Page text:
The basic price calculation formula for CNC machining would be “Material cost + machining cost + finishing cost + inspection cost+ Packaging cost”. Sometimes inspection cost is included in machining cost by default. You might not see inspection costs until you ask for a CMM report or a 3D scanning report for all sizes of a certain quantity. If you don’t require pallets, Poly-wooden boxes, or complex packaging solutions, we can always ignore the packaging cost. When we understand how factors impact each section, then we will see how we can reduce CNC machining costs.
It’s quite simple, the more you order, the cheaper the unit price of the material is. Apart from material markup, you should know sometimes the material unit price is changing day by day, that’s why the price is different compared to what you got last week. If you don’t have a special use, take Al6061 for your metal prototypes. It’s the most commonly used metal here, in another word, it’s cheap. For plastic please take ABS.
Picture of Al price from www.cngold.org
Machining cost is positively correlated with machining time and hourly cost. The setup time(Programming, cutting the material, set the machine & fixtures &datum ready)is calculated into the machining time as well. The longer time it takes to machine a part, the more you spend. And the hourly cost of 5 axis is obviously more than the 3-axis CNC machine, hourly cost differs from 9.5USD to 16USD or more in China if calculate inspection time in(of course you won’t see this on the table), so make your design as simple as possible.
For special finishes such as anodizing, plating, electrophoresis, PVD, etc, the parts are sent to a local finishing supplier which normally requires a starting price like 50USD or more. And there is always some waiting time if the parts are not large/heavy or in low volumes. So ordering more is always a good practice for you to reduce the unit price.
Here are some tips to help you design simple parts.
1. Add radius to internal corners. No straight corners. The smallest radius is normally R0.25, however, if the depth is over 3mm, then R0.25 is not practical. Here is a general sheet for you to see the relationship between depth and radius when it comes to radius plastic and Aluminium parts. Because steel is too hard, the max depth will be half of Aluminum's.
2. Reduce the number of Setups. The processing procedure is from Shape to detail, from inside feature to outside surface. As long as there is no need to change different drill bits or cutters, the manufacturing time is obviously less than too many different details/faces to be taken care of.
3. Loosen tolerances where possible. Higher tolerances mean higher scrap rates and higher risks, eventually, it points to higher costs. Our standard tolerance for metal parts is ISO2768-F and ISO2768-M for plastic. However we can hit a tolerance of +/-0.01mm if you require for metal parts.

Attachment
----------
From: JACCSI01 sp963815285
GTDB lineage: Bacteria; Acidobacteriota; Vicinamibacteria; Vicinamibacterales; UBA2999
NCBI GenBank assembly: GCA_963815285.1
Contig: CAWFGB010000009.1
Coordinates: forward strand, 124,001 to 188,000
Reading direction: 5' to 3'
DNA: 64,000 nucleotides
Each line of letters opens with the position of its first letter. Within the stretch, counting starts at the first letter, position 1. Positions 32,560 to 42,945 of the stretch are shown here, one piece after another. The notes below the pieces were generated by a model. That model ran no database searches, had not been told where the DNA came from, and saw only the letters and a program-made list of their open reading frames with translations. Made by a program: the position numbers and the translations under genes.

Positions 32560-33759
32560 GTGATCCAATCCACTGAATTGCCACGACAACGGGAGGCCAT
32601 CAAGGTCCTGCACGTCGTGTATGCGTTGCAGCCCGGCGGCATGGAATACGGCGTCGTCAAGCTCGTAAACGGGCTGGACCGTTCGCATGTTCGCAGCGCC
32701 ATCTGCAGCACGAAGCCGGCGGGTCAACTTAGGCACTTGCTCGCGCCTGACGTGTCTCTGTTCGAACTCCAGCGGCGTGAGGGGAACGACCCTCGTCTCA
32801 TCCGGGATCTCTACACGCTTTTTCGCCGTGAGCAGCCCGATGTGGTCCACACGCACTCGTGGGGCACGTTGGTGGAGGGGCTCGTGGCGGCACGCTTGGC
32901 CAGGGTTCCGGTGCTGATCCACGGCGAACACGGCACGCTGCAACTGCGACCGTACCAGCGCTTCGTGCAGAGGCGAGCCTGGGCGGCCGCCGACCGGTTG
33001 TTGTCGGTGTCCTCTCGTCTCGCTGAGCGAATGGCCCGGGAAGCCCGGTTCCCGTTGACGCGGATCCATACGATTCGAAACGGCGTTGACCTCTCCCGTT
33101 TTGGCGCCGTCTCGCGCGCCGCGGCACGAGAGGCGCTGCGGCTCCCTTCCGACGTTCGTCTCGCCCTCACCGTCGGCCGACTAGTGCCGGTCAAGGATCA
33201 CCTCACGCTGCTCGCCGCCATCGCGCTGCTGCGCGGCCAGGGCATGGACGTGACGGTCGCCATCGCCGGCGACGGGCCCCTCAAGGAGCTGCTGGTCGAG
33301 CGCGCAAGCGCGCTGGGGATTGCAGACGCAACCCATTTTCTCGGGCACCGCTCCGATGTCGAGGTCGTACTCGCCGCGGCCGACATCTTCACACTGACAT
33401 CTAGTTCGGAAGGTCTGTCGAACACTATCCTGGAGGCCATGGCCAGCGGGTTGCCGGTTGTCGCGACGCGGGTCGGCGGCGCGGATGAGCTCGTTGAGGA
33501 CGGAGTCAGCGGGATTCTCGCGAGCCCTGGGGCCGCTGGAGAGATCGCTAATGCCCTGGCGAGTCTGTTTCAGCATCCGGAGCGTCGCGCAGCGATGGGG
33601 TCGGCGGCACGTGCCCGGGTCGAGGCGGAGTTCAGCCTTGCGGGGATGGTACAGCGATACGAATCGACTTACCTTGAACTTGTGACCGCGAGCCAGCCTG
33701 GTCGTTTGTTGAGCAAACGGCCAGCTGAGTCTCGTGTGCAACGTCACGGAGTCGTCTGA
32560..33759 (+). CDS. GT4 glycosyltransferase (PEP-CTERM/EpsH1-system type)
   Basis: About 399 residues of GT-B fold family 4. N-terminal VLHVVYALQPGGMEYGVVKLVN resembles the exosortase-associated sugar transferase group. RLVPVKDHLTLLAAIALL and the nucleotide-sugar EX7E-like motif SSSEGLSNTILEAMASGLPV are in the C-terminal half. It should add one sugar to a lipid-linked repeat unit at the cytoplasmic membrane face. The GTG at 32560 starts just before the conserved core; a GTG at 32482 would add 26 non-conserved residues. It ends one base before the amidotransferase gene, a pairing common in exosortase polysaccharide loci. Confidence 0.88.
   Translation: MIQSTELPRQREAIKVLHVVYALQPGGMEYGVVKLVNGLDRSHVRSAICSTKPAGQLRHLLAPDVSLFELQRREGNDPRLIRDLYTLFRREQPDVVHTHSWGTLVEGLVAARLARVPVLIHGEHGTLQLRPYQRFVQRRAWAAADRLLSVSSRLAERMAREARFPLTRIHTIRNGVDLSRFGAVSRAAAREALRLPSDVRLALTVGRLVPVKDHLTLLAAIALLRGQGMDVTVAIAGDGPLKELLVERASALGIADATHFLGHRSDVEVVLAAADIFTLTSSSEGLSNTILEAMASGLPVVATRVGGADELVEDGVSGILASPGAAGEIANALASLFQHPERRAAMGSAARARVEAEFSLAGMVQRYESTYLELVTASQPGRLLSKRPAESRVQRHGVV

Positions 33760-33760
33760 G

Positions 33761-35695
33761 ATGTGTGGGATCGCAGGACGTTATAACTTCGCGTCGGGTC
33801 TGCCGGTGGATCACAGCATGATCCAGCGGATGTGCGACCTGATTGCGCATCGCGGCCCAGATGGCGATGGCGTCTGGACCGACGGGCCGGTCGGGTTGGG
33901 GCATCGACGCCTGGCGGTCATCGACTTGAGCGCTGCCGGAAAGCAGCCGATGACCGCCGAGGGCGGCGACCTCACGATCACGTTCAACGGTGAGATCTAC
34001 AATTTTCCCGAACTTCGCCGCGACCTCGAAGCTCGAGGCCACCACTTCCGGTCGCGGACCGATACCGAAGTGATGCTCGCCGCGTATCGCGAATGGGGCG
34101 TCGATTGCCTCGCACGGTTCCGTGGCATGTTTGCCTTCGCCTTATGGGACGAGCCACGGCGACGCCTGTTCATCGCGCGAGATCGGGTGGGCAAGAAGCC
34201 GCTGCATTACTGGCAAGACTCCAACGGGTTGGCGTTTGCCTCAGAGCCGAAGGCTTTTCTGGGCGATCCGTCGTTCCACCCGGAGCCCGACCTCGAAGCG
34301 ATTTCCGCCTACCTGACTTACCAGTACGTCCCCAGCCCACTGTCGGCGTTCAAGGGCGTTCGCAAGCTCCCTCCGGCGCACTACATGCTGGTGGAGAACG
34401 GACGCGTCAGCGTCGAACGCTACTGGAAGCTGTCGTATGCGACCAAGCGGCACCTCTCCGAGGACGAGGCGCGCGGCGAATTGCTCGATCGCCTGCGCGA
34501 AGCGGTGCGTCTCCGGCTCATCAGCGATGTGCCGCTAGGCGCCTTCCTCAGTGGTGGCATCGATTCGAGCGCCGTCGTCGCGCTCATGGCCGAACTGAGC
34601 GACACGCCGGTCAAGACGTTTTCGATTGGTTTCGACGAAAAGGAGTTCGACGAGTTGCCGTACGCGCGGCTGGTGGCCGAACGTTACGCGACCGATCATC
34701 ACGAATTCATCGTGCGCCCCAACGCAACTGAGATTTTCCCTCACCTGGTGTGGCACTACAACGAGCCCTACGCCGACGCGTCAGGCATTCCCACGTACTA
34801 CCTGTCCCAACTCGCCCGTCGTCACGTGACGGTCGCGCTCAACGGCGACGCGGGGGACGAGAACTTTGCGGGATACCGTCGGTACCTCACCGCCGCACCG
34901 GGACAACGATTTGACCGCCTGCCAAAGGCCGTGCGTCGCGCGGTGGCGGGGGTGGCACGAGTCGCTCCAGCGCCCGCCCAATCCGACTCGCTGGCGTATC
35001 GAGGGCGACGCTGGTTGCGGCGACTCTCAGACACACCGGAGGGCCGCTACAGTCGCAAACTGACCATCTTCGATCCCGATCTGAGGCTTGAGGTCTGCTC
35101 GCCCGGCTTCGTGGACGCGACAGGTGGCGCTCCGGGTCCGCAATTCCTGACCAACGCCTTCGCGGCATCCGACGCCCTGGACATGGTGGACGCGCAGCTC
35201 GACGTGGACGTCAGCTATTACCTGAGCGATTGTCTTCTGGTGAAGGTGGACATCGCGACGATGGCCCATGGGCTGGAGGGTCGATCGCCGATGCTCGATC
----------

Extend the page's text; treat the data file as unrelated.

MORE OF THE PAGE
4. Keep all features perpendicular to 6 sides. In this way, no need to design and make fixtures for your part, and fewer setups as well.
5. No deep pockets and teeth features. Please refer to table 1, if the depth is out of the max depth of the drill bits, our blade cannot go down, in this way, we have to make copper electrode and apply EDM machining for deep pockets in metal parts, apply wire cutting for teeth features in metals, which results in longer manufacturing time and extra costs.
6. No thin walls. Thin walls risk warping and affecting the accuracy of the part. I would recommend a wall thickness larger than 0.8mm for metal, 1.5mm for plastic.
7. Avoid Multiple Finishes. Multiple Finishes add more waiting time and starting prices, also are with higher failure risks. If you want to save costs, I would suggest parts to be as machined.
8. Split the part in 2 or more. When there are necessary undercuts or deep pockets or complex faces, we can split it to manufacture, in this way, no need to apply 5 axis machining or EDM or custom-made fixtures. It’s easier to glue plastic parts and weld metal parts.
9. Standard threads if possible and keep thread length 3x the hole diameter. We can accommodate and cut metric threads, imperial UNC, UNF, and pipe threads among others. When it requires us to order custom-made tools to cut the thread, obviously this shall drive the cost up.
10. Choosing the right manufacturing method. For 5 or more plastic parts, if you are not sensitive with the tolerance or materials, you can either print them(when it is light) or cast them ( when it is heavy) in silicone molds. For over 100pcs plastic parts, then go ask our rapid injection molding department. For over hundreds of metal parts, go for a die casting solution, please.
11. Order large quantities if you still want precisely machined parts. With production machining, it makes sense for us to spend time and invest in manufacturing proper jigs and fixtures and to automate a lot of the process. With prototype machining, I am afraid it does not usually make sense to do this.
If you wanna discuss your next CNC prototypes, feel free to drop us an email at email@example.com